In one year alone, Tan went to nearly 90 auditions. “Your agents will just put you up for the role that they think will suit you, and then if you get approved to audition, you audition. And that’s how you get the role!” she says, with a chuckle. “Nothing to do with anything else. It’s not about attending parties, it’s not about networking, it’s not about anything like that. If they like you, they give you the role, and then you do it, and then they organise everything for you. Then you turn up on set and then you do it.”

She continues, “I just do my best, and I’m good to people, and they’re good to me, and we’re all building the same thing — let’s have a great time, have fun and be good at what we do. It’s simple, isn’t it?”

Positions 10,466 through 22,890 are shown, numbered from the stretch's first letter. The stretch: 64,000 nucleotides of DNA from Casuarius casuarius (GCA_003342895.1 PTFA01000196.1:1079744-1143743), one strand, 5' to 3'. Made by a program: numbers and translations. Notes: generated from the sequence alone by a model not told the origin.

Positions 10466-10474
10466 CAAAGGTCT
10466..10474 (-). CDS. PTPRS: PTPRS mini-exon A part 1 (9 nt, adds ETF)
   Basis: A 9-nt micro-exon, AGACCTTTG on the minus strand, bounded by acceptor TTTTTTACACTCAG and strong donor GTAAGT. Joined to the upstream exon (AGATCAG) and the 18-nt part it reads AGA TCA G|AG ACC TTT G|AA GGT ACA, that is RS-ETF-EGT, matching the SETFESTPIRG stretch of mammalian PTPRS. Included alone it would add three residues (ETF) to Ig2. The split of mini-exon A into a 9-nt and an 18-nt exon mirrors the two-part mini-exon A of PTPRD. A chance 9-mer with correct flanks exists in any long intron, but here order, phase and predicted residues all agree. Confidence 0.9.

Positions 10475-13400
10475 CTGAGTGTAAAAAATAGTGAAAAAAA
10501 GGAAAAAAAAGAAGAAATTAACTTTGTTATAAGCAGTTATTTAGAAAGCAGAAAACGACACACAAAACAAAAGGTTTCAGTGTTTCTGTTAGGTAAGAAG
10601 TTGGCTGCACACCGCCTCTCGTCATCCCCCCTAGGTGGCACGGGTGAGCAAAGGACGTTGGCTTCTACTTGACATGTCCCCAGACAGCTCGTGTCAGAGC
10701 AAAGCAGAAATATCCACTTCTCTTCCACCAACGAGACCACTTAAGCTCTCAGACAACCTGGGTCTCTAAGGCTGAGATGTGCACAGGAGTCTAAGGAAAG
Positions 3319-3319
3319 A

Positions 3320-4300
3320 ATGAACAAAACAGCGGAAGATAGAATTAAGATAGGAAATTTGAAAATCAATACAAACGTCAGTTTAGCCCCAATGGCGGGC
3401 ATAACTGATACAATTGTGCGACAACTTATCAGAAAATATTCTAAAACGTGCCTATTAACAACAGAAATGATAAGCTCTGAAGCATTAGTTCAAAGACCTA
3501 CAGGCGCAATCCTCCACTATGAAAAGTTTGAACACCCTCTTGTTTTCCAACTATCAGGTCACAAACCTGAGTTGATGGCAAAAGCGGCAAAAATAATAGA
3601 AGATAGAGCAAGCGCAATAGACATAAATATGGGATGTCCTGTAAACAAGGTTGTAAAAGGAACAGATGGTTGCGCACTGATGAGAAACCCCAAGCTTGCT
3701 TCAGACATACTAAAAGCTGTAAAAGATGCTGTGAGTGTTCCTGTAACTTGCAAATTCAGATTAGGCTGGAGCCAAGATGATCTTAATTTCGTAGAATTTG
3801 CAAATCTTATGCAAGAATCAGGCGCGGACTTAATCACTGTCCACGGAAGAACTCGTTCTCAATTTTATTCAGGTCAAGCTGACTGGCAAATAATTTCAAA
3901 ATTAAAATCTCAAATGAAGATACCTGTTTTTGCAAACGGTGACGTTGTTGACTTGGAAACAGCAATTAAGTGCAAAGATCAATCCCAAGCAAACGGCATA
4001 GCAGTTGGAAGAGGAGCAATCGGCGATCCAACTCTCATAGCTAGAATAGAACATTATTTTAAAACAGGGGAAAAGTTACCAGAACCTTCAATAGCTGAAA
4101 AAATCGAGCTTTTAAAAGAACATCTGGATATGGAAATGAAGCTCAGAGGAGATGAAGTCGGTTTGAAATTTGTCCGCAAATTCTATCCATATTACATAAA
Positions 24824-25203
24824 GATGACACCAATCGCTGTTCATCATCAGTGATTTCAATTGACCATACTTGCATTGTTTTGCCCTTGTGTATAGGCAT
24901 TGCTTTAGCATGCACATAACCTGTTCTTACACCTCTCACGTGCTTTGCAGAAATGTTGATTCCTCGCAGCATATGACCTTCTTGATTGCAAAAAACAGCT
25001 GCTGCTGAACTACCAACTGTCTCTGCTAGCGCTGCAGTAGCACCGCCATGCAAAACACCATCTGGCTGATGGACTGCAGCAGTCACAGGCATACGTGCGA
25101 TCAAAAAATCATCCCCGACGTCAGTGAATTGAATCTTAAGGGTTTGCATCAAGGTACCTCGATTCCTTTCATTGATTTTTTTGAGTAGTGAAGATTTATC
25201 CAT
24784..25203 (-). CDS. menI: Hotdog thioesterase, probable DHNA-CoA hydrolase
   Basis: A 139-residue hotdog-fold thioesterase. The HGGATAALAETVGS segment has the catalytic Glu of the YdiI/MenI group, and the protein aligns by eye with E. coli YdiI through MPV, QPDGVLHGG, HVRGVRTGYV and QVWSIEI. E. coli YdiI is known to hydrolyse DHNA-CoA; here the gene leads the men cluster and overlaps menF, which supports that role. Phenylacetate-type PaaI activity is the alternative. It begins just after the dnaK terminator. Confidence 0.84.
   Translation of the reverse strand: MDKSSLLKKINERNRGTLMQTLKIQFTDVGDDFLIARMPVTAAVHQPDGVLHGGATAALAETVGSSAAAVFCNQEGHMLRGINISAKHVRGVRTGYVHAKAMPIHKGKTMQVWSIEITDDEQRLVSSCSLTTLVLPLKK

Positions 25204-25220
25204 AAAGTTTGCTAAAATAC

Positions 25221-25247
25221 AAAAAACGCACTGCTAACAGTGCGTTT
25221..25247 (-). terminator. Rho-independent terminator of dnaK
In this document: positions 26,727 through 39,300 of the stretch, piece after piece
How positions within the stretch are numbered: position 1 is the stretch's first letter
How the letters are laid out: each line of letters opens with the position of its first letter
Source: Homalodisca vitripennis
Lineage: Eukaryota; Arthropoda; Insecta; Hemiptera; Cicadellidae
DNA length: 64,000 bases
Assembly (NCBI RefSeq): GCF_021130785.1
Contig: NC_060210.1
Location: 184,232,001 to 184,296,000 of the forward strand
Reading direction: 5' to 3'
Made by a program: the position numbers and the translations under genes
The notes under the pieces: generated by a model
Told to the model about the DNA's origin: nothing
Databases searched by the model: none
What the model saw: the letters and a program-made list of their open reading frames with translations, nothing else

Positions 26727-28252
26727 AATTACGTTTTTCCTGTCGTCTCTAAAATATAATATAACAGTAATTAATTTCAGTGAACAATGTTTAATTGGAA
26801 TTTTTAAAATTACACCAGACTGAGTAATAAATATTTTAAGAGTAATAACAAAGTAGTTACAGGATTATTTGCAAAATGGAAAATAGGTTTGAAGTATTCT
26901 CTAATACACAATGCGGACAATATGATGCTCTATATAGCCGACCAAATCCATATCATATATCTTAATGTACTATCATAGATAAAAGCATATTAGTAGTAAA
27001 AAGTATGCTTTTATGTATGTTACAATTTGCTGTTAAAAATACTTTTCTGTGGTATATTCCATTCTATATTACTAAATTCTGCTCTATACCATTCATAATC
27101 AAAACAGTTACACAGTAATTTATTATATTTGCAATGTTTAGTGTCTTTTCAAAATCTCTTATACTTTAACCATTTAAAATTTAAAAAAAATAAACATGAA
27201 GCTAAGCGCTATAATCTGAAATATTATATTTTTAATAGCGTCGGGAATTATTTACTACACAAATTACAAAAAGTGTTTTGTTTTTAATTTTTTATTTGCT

After Kung Fu, Tan will be seen or rather heard in the animated feature The Tiger's Apprentice, which also stars Sandra Oh, Bowen Yang, and Crazy Rich Asians alums Michelle Yeoh and Henry Golding.

Here, Tan speaks about spending time away from her real family with her reel kinfolk, the set with the best craft services, and how she got Shi-An, her 24-year-old daughter she shares with actor Lim Yu Beng (more of that later) to do a cameo in Kung Fu. Sorta, kinda.

8 DAYS: What was your first day on the set of Kung Fu like? The production was interrupted by COVID-19 pandemic after a few weeks of filming. How unnerving was that?